How To Form A New Chevra Kadisha

Rebutting objections to forming or joining a burial society--and practical steps on how to do so.

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- Chevra kadisha work is a tradition handed down the generations, through family connections. Outsiders need not apply. WRONG. There is no mystery or secret lore surrounding the work. The tasks are relatively simple, and can be learned by anybody.

- The training is exacting and exceedingly time-consuming. WRONG. Only one or two orientation sessions and a single demonstration are required. You will be given a printed summary of procedures. You will then "learn on the job."

- The work itself is time-consuming. WRONG. The preparation of the deceased person for burial takes no more than an hour--­much less, as the number of workers increases.

- "I can't take time off from work to do the necessary tasks." WRONG. You do not have to. The preparation can be done at night after work, or early in the morning before work.

- Professional funeral directors will resent the competition, and be less cooperative when we really need them. WRONG. In my experience, professional funeral directors encourage the forma­tion of chevra kadishas. They realize that an educated com­munity knows not to take the services of professionals for granted, and becomes even more sensitive to what the profes­sionals are doing as they come to share the problems.

Ten Steps to Start a New Chevra Kadisha

1. Ask your rabbi to publicize the need for its creation and to motivate potential volunteers. He can use the pulpit, e-newsletters and the synagogue bulletin for creating interest.

2. Have the rabbi call and organize an initial meeting of potential volunteers. Specific individuals should be "targeted" on the basis of their potential suitability and invited personally. A good attendance must be assured at the first meeting.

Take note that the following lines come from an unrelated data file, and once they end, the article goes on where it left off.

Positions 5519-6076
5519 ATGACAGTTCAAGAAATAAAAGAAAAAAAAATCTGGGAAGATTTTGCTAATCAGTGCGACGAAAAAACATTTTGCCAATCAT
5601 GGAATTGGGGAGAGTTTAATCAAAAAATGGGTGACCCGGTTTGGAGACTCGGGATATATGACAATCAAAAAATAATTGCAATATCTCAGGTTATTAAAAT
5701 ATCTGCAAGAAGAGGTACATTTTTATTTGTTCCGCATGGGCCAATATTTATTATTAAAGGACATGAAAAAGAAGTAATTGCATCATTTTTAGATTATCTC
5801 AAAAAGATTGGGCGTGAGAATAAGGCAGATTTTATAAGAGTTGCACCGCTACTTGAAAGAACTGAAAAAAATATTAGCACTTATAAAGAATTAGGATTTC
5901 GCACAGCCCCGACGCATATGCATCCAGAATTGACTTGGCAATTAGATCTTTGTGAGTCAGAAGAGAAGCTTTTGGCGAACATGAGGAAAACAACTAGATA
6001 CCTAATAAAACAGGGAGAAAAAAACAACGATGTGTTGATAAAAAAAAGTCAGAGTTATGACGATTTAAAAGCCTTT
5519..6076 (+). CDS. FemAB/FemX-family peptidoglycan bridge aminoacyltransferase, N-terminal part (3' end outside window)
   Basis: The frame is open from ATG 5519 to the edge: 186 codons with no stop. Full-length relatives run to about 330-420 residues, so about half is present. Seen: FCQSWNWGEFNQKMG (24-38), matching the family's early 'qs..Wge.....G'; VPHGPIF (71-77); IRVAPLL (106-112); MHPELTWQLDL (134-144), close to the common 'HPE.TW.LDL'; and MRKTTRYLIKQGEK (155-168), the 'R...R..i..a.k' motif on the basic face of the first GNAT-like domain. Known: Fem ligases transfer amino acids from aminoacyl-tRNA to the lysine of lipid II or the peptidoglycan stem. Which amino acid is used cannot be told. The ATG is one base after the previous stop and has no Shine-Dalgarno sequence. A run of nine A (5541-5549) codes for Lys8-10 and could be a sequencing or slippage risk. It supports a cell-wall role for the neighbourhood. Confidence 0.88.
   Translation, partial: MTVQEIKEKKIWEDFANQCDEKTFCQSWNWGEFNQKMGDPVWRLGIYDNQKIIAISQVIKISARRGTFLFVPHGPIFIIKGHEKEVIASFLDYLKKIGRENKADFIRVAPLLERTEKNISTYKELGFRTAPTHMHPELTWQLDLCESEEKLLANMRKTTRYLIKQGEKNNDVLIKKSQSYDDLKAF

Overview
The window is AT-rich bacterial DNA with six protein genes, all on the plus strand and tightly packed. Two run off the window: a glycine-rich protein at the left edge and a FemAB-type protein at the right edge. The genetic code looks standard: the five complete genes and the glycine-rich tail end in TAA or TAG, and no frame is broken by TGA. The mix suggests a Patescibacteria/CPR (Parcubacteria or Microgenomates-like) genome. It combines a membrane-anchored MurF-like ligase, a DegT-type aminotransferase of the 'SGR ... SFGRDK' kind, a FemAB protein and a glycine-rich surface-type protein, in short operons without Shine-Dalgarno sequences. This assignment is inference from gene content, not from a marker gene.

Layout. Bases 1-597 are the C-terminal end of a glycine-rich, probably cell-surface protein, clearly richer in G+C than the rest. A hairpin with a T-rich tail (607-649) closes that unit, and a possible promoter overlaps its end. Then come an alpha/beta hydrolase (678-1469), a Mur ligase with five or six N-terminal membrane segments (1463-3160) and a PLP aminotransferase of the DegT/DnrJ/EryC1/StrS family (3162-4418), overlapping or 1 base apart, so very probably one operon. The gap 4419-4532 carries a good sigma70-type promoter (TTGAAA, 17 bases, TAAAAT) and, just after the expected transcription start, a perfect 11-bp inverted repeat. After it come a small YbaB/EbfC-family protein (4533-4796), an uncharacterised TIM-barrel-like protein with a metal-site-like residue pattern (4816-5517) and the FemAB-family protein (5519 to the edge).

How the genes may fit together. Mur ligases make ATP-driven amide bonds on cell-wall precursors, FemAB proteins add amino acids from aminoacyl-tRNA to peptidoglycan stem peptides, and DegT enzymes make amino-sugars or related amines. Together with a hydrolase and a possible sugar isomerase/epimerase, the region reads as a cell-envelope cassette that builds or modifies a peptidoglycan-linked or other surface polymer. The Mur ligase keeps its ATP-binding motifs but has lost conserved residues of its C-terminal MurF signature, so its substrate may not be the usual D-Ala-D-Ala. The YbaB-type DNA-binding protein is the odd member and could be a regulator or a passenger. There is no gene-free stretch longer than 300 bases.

3. Invite the leader of a working chevra kadisha from another city to address the meeting. Your rabbi will be able to research the available resources. Audiovisual materials are available, and should be used. Easily readable books on the subject, such as A Plain Pine Box, by Arnold M. Goodman (Ktav Publishers), should be made available.

4. At the very first meeting, elect your officers. At least three responsible, devoted, and motivated people (best primed in advance of the meeting) should be elected--a president, the head of the women's division, and the head of the men's divi­sion of the chevra [since women will attend to the bodies of women and girls, and men to the bodies of men and boys, they work in separate teams].

5. A date should be set at the initial meeting for a study seminar, led either by your rabbi or by an experienced worker from another community. [Chapter Seven of the author's book can be used as the source material for this seminar.]

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Rabbi Abner Weiss has served as a congregational rabbi in Beverly Hills, California, and London, and is a noted writer, lecturer, and halakhic authority. He has published a number of articles on Jewish bioethics.